It is hard to imagine that it has been four years since the comedy legend Harold Ramis passed away. Four years seem like an eternity to me. And today, I thought it would be the right time to commemorate such a giant and to pay him a tribute. Hollywood really lost a gem.
Harold Ramis, for those, who don’t know him, was an actor, writer and director of many comedy movies in the 70s, 80s and 2000s. To me, he is best known for playing the role of Egon Spengler is the successful Ghostbusters franchise. However, Ramis’s filmography is a huge encyclopedia. But before coming to prominence in the 80s with Ghostbusters, co-written back then with his long time collaborator Dan Ackroyd, Harold Ramis wrote National Lampoon’s Animal House. Next up, he crossed the path with Bill Murray and together starred in Meatballs.The movie was a commercial success and became the first of six film collaborations between Murray and Ramis.
His third film and his directorial debut was Caddyshack, which he wrote with Kenney and Brian Doyle-Murray. It starred Chevy Chase, Rodney Dangerfield, Ted Knight, and Bill Murray. Like Ramis’s previous two films, Caddyshack was a commercial success.
As I mentioned above, Ramis collaborated with Dan Ackroyd in what would become the biggest hit ever of summer 1984. Ghostbusters became a sensational hit that would spawn a sequel five years later, cartoons and many related merchandises.
Illness and death
In May 2010, Ramis contracted an infection that resulted in complications from autoimmune inflammatory vasculitis and lost the ability to walk. After relearning to walk he suffered a relapse of the disease in late 2011.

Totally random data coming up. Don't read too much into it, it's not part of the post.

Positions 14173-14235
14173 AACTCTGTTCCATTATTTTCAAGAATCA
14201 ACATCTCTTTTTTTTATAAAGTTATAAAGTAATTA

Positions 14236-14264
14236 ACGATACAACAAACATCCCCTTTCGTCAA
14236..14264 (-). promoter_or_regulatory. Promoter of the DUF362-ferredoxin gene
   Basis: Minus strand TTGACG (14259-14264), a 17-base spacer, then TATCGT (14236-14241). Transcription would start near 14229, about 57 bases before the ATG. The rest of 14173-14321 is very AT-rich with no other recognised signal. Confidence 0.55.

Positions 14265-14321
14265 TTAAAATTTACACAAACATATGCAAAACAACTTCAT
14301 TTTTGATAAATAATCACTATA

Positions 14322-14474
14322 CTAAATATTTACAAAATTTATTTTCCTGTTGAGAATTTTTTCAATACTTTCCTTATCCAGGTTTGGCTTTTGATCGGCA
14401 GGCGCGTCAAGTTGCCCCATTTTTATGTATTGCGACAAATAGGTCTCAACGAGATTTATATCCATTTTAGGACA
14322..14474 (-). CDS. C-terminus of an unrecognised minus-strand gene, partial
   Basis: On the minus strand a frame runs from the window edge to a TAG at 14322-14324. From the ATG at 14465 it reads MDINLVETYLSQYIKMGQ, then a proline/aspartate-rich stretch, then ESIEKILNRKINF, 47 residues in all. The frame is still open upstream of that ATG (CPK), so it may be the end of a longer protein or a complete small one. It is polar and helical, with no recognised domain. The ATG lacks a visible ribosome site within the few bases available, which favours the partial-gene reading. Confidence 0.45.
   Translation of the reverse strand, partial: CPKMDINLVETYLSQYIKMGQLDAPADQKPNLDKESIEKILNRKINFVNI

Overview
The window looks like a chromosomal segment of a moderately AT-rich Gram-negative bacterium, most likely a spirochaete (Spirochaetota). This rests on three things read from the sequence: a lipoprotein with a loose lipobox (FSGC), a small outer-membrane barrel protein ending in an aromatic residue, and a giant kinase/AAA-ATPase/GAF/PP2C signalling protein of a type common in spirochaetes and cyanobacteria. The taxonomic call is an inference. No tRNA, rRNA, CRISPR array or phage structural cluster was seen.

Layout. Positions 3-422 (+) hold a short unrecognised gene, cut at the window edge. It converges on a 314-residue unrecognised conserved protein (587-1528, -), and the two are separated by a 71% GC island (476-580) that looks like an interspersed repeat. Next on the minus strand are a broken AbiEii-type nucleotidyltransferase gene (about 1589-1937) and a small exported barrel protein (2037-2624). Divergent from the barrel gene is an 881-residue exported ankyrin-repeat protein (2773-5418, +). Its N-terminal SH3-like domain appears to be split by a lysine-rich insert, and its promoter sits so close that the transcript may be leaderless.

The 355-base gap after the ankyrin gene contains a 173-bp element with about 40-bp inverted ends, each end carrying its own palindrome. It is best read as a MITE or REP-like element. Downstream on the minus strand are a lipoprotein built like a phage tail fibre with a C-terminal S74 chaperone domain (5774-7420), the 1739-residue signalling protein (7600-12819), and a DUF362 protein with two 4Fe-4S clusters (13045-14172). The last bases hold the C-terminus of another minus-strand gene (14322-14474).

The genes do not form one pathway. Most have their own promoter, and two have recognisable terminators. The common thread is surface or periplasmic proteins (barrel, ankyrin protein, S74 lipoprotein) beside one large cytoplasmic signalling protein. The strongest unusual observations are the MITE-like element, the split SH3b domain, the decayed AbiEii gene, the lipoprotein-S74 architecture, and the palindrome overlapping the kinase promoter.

He died of complications of the disease on February 24, 2014 at his home on Chicago’s North Shore at age of 69 He is buried at Shalom Memorial Park in Arlington Heights.
Here is a statement I released four years ago today on Facebook upon hearing Ramis’s death :
Tonight, I deeply saddened by a news that came down like a sledgehammer. The actor Harold Ramis passed away. He marked my childhood forever as I first saw him in Ghostbusters at age of 7. (c. 1992) I loved his character of Igon Spengler. That intelectual techno wizard from the movie, sidekicking Second City alums Dan Ackroyd and Bill Murray in one of the most successful movie of 1984. What’s left now ? An icredible imprint of comedy, influencing générations. Yes, Ed Neumeier, he will be deeply missed. May his spirit be a source of joy and happiness forever.
Don’t cross the steams. You are deeply missed Egon!